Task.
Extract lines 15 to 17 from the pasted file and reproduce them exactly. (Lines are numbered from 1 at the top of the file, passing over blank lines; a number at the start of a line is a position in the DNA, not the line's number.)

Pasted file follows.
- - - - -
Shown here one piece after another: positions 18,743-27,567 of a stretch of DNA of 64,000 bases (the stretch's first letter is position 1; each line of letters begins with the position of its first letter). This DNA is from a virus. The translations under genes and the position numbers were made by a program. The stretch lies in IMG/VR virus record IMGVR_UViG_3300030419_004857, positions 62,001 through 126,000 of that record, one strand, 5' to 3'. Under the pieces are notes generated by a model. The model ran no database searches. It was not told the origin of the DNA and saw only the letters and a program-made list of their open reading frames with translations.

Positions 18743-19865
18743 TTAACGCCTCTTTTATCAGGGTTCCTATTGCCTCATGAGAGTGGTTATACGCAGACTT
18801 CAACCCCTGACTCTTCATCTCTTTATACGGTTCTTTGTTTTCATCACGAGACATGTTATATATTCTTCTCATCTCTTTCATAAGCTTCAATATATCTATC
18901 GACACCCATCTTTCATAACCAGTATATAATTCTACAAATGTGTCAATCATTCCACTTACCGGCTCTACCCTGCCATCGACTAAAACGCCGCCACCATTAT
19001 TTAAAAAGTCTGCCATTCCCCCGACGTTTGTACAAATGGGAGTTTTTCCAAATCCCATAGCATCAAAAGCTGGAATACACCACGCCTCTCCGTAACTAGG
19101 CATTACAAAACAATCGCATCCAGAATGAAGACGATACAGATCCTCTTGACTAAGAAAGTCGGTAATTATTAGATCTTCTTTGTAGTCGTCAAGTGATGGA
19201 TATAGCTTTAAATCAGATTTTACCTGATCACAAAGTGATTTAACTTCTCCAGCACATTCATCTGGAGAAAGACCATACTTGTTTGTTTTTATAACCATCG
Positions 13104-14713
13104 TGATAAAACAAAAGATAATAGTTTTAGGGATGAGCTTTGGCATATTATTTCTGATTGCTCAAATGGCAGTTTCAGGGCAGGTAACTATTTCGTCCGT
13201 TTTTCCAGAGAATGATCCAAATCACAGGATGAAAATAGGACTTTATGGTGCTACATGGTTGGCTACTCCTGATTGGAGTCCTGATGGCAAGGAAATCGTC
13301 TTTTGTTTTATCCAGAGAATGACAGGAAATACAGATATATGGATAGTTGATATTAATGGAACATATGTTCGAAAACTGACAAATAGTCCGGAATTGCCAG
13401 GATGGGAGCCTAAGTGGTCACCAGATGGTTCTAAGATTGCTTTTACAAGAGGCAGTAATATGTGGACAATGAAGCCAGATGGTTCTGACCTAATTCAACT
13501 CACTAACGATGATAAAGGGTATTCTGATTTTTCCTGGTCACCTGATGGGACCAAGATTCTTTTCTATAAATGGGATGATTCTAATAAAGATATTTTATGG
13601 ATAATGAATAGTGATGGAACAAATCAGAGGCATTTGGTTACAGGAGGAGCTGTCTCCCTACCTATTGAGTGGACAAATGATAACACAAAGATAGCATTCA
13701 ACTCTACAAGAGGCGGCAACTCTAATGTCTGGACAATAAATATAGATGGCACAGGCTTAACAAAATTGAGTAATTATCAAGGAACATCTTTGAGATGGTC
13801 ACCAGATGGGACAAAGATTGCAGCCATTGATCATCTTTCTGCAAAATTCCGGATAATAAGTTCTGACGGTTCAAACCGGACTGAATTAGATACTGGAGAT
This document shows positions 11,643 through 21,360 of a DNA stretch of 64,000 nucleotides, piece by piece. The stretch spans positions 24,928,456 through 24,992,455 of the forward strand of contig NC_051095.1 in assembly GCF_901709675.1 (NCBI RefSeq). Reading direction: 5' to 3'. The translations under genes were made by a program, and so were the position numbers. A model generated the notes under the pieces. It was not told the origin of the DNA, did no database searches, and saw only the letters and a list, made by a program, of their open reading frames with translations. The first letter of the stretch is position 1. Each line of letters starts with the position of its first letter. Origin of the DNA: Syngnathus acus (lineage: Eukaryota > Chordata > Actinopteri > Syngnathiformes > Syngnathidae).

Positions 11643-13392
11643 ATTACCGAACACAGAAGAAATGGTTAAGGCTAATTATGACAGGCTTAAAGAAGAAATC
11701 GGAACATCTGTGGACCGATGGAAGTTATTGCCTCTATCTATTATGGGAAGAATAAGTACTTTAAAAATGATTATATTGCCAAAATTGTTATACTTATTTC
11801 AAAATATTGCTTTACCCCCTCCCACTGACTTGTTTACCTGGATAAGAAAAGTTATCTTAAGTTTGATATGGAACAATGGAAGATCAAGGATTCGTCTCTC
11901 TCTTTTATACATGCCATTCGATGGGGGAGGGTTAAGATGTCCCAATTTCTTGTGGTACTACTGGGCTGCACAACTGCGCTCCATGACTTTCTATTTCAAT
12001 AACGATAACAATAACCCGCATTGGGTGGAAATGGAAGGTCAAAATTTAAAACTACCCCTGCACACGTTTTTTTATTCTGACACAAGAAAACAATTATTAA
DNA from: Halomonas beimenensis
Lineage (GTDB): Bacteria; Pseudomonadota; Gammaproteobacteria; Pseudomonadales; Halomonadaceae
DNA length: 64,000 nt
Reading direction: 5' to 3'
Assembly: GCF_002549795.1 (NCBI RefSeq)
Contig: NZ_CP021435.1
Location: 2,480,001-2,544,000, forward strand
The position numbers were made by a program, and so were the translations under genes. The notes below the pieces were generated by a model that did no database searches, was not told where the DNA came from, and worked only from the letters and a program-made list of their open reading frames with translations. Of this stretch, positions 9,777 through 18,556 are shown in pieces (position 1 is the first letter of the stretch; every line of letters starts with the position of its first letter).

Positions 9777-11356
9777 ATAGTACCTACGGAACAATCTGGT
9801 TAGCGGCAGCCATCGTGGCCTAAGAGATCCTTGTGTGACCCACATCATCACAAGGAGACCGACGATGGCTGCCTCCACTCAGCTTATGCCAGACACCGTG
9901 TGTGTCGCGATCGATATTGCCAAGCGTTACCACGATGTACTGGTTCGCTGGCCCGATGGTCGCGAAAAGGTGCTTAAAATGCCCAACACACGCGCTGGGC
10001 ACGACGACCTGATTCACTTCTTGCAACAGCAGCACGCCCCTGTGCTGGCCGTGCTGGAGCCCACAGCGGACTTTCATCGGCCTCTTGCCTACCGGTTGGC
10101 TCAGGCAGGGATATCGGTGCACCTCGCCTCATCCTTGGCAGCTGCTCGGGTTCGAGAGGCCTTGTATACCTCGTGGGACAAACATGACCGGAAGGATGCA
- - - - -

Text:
13601 ATAATGAATAGTGATGGAACAAATCAGAGGCATTTGGTTACAGGAGGAGCTGTCTCCCTACCTATTGAGTGGACAAATGATAACACAAAGATAGCATTCA
13701 ACTCTACAAGAGGCGGCAACTCTAATGTCTGGACAATAAATATAGATGGCACAGGCTTAACAAAATTGAGTAATTATCAAGGAACATCTTTGAGATGGTC
13801 ACCAGATGGGACAAAGATTGCAGCCATTGATCATCTTTCTGCAAAATTCCGGATAATAAGTTCTGACGGTTCAAACCGGACTGAATTAGATACTGGAGAT